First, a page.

NEW YORK — The “roaring 20s” are about to make a comeback – the 2020s that is. Six in 10 Americans plan to go all out in the coming years by enjoying what they missed out on during the pandemic.
A nationwide survey of 2,000 adults found 70 percent are looking to have more fun with their finances over the next decade, with 84 percent planning to spend more freely because they created a financial safety net during COVID.
Tonight we’re gonna party like it’s 1929
Fifty-nine percent of Gen Z respondents (ages 18 to 24) are more likely to enjoy their money in the coming years, compared to 45 percent of millennials (ages 25 to 40) and 25 percent of Gen X (41 to 56). On the other hand, 36 percent of boomers (ages 57+) plan on enjoying their money while also sticking to a very tight budget.
When it comes to emergency funds, close to three-quarters (73%) have a savings account set up for when they need cash most — with an average of $3,816 in the bank.
Commissioned by Alliant Credit Union and conducted by OnePoll, the study revealed 77 percent of millennials rethought their budget since the start of the pandemic, which is more than the 72 percent average set by all generations.
A third of those polled (31%) prefer spending money on experiences, while one in four splurge on material things. Thirty-five percent believe in spending money on both indulgences equally. Over the next decade, respondents want to spend more money on traveling (44%), home goods (40%), consumer electronics (38%), eating at restaurants (37%), and groceries (37%).
“The last couple years have helped us all realize what we value most. Saving for retirement and a rainy day is incredibly important but so is spending money on the things that bring you joy each day,” says Chris Moore, director of deposits and payment product strategy at Alliant Credit Union, in a statement. “As long as you realistically budget for it, you can truly enjoy spending money on that next vacation or new gadget.”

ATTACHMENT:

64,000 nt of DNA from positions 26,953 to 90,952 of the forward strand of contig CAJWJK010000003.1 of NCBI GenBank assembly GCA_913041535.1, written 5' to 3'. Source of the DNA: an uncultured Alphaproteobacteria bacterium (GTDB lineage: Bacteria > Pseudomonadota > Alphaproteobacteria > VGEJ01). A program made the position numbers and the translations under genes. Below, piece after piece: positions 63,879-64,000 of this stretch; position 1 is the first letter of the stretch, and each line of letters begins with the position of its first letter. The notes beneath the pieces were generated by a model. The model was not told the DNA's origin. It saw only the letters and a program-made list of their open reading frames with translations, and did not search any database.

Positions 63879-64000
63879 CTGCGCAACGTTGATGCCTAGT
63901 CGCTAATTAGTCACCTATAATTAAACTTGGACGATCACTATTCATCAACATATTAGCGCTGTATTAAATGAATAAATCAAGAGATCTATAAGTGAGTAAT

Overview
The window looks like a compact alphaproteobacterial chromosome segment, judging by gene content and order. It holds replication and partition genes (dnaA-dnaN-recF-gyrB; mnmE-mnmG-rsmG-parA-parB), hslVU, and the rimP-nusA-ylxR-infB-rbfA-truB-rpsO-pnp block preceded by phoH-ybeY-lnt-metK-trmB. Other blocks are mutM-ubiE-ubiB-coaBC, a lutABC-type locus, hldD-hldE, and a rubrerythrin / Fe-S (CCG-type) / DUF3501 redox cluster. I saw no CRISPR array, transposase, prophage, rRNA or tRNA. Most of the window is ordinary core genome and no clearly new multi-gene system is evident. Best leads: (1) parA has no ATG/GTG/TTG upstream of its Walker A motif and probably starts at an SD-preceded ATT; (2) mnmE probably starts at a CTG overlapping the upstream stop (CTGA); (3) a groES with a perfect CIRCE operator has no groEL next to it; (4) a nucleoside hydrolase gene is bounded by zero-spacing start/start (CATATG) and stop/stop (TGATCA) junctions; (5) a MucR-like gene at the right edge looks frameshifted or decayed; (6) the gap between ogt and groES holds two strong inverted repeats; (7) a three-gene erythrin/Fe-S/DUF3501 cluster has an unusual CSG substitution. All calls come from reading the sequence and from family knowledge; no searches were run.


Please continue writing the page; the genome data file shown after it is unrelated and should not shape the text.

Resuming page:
Many are still treading lightly with their money
Still, a majority believe that with great fun comes great responsibility. Four in five Americans are careful with their finances, with 73 percent regularly following a monthly budget for all their financial needs.
Out of all generations, Gen Xers are the most cautious with their finances (87%), compared to seniors over 76 (84%), boomers (83%), millennials (78%), and Gen-Zers (76%). Half of the funds in the average person’s budget goes to rent or mortgages (26%) and groceries (23%). Meanwhile, 18 percent regularly goes to recurring bills, 17 percent to utilities, and another 17 percent to recreational activities and fun.
Gen Z Americans especially feel the budget burn: two-thirds of their budget (68%) is spent on rent alone. Forty-six percent of Gen-Z Americans have multiple savings and checking accounts to help them budget. Respondents are also likely to use spreadsheets (45%) and budgeting apps (38%) to help them stay on top of purchases.
“Every successful budget needs a ‘fun’ spending category,” Moore adds. “The key is to set realistic savings goals and budget accordingly so you know exactly how much you can spend on the things you love. It’s OK to adjust your budget each month to spend on the experiences you have missed during the pandemic.”